Granulomatosis with polyangiitis masquerading as giant cell arteritis
A 65-year-old man presented with headache, weight loss, occasional scalp tenderness, and visual loss in his left eye, which worsened over a number of weeks to bare light perception. There was a left relative afferent papillary defect with a swollen disc and a small amount of associated hemorrhage. Erythrocyte sedimentation rate (ESR) was 16 mm/1st h, C-reactive protein (CRP) was 3.3 mg/l (normal <7). Temporal artery biopsy demonstrated no evidence of arteritis. On initiation of corticosteroids, his vision improved dramatically and the corticosteroids were subsequently weaned to zero over a period of 6–8 weeks.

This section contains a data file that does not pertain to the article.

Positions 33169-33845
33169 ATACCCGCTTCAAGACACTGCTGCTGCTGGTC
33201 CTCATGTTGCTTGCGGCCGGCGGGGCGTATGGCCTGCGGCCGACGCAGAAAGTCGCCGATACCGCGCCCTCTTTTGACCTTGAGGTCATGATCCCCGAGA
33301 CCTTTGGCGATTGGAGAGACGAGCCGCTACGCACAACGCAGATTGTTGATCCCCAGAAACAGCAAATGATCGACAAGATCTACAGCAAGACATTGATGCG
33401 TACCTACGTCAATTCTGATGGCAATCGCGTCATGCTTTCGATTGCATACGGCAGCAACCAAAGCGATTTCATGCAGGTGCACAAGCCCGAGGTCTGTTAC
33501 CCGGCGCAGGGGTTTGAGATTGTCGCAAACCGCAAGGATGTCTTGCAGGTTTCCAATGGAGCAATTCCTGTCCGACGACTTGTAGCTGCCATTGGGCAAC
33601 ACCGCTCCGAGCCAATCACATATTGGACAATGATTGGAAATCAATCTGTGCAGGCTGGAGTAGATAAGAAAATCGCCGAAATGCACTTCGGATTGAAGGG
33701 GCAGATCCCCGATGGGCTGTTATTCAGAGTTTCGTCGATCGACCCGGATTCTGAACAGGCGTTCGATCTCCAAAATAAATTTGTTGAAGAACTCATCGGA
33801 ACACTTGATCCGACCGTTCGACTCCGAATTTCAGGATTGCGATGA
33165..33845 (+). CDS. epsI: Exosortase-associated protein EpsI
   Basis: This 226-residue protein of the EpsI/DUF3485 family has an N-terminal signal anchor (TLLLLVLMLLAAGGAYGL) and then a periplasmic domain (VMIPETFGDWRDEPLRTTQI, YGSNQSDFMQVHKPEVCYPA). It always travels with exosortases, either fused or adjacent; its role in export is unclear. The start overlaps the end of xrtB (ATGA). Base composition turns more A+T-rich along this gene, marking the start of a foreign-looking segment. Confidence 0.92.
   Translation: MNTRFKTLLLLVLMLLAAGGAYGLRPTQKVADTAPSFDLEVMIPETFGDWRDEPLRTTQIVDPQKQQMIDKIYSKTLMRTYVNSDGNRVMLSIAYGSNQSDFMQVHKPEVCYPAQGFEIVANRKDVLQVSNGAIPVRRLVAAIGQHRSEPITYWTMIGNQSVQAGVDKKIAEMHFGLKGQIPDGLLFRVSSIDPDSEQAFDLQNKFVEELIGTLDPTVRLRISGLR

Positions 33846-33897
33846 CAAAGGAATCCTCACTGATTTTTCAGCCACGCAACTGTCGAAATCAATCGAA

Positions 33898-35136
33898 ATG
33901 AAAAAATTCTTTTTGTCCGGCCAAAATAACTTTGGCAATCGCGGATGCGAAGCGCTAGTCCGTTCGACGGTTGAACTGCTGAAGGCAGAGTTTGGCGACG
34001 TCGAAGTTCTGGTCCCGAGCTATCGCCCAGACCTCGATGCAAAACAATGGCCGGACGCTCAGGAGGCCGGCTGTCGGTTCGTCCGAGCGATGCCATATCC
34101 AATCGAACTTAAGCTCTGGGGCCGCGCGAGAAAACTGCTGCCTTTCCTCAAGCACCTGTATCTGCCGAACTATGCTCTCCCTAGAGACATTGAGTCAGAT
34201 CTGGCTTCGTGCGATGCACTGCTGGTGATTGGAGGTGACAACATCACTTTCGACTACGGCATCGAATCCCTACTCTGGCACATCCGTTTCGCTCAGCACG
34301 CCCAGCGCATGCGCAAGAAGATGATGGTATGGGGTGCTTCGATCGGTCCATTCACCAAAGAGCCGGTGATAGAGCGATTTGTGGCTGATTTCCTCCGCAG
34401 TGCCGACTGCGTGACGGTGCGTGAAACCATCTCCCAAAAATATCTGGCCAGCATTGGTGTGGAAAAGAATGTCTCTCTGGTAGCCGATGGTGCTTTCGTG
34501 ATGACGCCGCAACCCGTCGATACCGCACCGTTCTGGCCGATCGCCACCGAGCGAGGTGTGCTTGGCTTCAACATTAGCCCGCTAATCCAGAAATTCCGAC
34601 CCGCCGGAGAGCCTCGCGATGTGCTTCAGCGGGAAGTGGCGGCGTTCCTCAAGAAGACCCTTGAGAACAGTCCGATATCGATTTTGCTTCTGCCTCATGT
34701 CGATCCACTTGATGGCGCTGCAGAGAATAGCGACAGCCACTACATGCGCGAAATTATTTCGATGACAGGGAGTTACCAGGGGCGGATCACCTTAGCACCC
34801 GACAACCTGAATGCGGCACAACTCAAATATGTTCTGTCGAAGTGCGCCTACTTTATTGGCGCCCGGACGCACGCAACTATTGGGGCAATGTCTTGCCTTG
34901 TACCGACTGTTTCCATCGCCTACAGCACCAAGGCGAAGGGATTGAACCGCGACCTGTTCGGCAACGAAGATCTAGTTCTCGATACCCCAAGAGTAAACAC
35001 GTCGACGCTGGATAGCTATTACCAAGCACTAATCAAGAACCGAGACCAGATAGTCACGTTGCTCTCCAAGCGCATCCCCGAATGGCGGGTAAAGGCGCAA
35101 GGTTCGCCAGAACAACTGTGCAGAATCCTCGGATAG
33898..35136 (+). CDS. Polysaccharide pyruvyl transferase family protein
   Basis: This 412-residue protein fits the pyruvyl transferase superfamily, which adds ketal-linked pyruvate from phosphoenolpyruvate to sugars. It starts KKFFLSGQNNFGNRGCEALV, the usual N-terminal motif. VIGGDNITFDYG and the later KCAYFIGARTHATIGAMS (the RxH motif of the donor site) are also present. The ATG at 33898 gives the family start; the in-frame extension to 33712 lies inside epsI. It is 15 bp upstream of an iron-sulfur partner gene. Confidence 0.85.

Three months later, he re-presented with left-sided ptosis and worsening headache. There had been weight loss (7 kg within the prior 6 months). Examination revealed a complete left-sided ptosis, with normal eye movements. Visual acuity was measured at 6/5−2 on the right and 6/9−2 on the left. Slit-lamp examination was unremarkable.
KeywordsMycophenolate Mofetil Giant Cell Arteritis Temporal Artery Biopsy Hypertrophic Pachymeningitis Meningeal Involvement
Conflicts of interest
The patient gave his informed consent for this publication.